Grilling Those Steaks and Cleaning Those Grills

This weekend (and every weekend until Labor Day), you’ll have the opportunity (or urge) to grill outdoors. Let’s review how to “hook up a steak” while keeping the grill “so fresh and so clean, clean”.

Meating and Greeting

Good cuts of steak are expensive and it only makes sense to eat good cuts this summer. If you’re buying expensive steaks, you must prepare them correctly. First, regarding your grill (not the Paul Wall kind), you have to use either a propane or charcoal one.

Focus on buying one of the following cuts: rib-eye, strip, tenderloin or t-bone/porterhouse. These are higher-end cuts that will justify the grilling expedition.

To prepare the cuts, you must salt your steaks properly. First, make sure to buy kosher salt; table salt won’t be helpful here (believe it or not, all salt is not created equally). Second, salt your steak a few days in advance. This window of time is optimal because the salt will have enough time to work its way into the meat. If you’re pressed for time, you can salt your steak 40 minutes before it hits the hot steel.

For higher-end cuts, we’d recommend skipping any marinating or steak-rubbing. A well-salted steak will taste fine after you’ve grilled it properly.


Pre-grilling, bring your meat up to room temperature to ensure it will cook evenly. Charcoal grills, unsurprisingly, will give your meat a “smoky” taste that propane grills will not.

While grilling, make sure to start your process by throwing the steak onto the cooler side of the grill and closing the lid. We recommend flipping your steak multiple times to ensure even-heating. Allowing the steak to cook “up to” the proper temperature before flipping onto the “hot side” of the grill will retain maximum moisture and flavor. Use an instant-grill thermometer to gauge whether your steak has cooked to your desired level.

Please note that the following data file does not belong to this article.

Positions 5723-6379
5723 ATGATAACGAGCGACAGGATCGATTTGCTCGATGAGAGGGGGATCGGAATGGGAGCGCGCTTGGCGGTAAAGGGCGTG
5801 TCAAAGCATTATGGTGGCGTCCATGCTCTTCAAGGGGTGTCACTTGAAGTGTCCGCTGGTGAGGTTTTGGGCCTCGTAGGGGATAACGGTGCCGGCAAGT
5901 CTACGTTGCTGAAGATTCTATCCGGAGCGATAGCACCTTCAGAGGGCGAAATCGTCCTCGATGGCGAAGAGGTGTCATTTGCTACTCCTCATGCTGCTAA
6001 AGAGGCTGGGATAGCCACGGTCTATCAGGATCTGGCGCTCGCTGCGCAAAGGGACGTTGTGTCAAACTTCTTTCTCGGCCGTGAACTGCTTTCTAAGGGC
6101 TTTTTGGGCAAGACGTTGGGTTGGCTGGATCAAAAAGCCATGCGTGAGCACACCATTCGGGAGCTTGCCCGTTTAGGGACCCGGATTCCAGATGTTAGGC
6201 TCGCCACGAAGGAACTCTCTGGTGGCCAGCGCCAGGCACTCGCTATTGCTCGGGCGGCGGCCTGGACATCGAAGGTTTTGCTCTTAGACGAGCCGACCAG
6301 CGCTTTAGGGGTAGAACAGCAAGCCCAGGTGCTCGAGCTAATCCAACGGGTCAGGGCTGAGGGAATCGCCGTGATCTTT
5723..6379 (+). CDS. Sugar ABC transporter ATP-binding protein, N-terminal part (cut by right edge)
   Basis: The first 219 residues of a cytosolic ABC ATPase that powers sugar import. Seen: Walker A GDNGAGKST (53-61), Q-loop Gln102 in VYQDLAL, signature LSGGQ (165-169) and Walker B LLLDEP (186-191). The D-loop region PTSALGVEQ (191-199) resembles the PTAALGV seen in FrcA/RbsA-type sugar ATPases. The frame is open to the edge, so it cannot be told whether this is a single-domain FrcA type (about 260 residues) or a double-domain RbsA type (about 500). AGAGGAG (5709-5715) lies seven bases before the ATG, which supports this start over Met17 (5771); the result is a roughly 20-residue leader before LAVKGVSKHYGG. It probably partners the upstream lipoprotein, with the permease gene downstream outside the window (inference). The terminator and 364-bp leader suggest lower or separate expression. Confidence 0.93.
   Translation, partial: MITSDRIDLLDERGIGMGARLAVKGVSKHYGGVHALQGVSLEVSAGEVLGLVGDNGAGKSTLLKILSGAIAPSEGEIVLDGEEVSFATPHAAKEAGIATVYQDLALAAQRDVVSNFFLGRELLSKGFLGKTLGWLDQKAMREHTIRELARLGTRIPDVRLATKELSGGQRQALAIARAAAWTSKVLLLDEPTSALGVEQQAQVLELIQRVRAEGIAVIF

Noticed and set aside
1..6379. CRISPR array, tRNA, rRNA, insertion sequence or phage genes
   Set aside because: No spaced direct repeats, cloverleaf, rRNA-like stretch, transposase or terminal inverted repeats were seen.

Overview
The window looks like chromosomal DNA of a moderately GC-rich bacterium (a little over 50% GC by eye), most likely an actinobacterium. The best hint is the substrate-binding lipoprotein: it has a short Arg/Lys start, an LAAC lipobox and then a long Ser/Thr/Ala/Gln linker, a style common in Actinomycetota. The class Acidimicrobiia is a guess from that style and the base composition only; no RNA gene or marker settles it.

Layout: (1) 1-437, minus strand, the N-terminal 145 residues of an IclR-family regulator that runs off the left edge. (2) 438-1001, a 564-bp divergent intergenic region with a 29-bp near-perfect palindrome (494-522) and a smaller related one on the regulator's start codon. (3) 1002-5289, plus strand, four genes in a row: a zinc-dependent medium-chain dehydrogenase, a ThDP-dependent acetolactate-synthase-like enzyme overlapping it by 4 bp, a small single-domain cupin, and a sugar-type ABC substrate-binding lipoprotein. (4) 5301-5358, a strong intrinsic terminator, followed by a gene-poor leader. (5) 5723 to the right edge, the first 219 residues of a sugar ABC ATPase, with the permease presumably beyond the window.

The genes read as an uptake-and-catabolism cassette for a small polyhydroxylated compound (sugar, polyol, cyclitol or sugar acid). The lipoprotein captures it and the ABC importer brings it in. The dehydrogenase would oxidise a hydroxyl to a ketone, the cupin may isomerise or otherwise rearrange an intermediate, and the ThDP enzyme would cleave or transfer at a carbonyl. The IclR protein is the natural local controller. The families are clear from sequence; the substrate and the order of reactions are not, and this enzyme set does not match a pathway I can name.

Cleaning the Grill Afterwards

Staring down at your blackened grill, you’ll start wondering if cleaning is harder than grilling. Cleaning your grill (especially if it’s charcoal-based) is necessary because if you don’t, disgusting flavors will blend into your meat during your outdoor bonanza. You can make this process much easier for yourself by splitting the work. First, perform some brushing while the girl still relatively hot; this will allow you to tackle large deposits of residue that have not yet hardened or crystalized.

After your festivities, empty all of the ash out of the bowl. The good news here is that if you’re not willing to buy any grill-specific cleaning products, you don’t need to. Use a healthy mix of dish soap and water to clean the bottom of your grill – aim to remove any residue and ash remnants.

Last but not least, turn the lid upside down and “clean if it’s brown”. Use the same solution (dish soap + water) to thoroughly clean any residue; if you don’t, you’ll be tasting it later.

Concluding Remarks

Grilling is only fun if you’re doing it properly. Buy a high-quality cut of meat, use kosher salt to season it properly and grill it thoroughly. Afterward, spend a considerable amount of time removing any residue or ash from your charcoal grill in order to ensure you won’t be tasting the crisp flavors of combustion next time.

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